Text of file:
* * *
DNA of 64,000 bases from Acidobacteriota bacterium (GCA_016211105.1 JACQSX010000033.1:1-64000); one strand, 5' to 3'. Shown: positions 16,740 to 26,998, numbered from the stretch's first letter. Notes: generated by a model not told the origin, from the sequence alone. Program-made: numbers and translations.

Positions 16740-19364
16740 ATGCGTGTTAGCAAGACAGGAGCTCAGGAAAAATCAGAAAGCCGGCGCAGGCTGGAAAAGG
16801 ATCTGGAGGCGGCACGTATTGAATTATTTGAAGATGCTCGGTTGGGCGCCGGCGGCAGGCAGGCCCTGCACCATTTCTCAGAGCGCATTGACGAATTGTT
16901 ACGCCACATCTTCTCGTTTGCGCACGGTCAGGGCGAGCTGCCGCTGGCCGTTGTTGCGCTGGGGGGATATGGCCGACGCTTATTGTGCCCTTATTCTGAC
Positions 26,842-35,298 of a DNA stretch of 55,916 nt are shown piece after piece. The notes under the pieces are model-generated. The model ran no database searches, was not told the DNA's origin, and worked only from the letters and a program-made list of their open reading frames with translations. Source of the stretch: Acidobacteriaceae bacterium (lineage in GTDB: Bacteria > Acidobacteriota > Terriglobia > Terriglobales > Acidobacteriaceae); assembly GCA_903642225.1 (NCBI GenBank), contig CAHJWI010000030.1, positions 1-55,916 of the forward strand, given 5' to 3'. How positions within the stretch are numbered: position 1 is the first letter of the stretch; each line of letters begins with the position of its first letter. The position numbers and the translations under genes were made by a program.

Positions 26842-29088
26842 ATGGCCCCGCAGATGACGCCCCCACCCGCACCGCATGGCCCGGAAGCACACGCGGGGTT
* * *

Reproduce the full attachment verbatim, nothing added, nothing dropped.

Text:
DNA of 64,000 bases from Acidobacteriota bacterium (GCA_016211105.1 JACQSX010000033.1:1-64000); one strand, 5' to 3'. Shown: positions 16,740 to 26,998, numbered from the stretch's first letter. Notes: generated by a model not told the origin, from the sequence alone. Program-made: numbers and translations.

Positions 16740-19364
16740 ATGCGTGTTAGCAAGACAGGAGCTCAGGAAAAATCAGAAAGCCGGCGCAGGCTGGAAAAGG
16801 ATCTGGAGGCGGCACGTATTGAATTATTTGAAGATGCTCGGTTGGGCGCCGGCGGCAGGCAGGCCCTGCACCATTTCTCAGAGCGCATTGACGAATTGTT
16901 ACGCCACATCTTCTCGTTTGCGCACGGTCAGGGCGAGCTGCCGCTGGCCGTTGTTGCGCTGGGGGGATATGGCCGACGCTTATTGTGCCCTTATTCTGAC
Positions 26,842-35,298 of a DNA stretch of 55,916 nt are shown piece after piece. The notes under the pieces are model-generated. The model ran no database searches, was not told the DNA's origin, and worked only from the letters and a program-made list of their open reading frames with translations. Source of the stretch: Acidobacteriaceae bacterium (lineage in GTDB: Bacteria > Acidobacteriota > Terriglobia > Terriglobales > Acidobacteriaceae); assembly GCA_903642225.1 (NCBI GenBank), contig CAHJWI010000030.1, positions 1-55,916 of the forward strand, given 5' to 3'. How positions within the stretch are numbered: position 1 is the first letter of the stretch; each line of letters begins with the position of its first letter. The position numbers and the translations under genes were made by a program.

Positions 26842-29088
26842 ATGGCCCCGCAGATGACGCCCCCACCCGCACCGCATGGCCCGGAAGCACACGCGGGGTT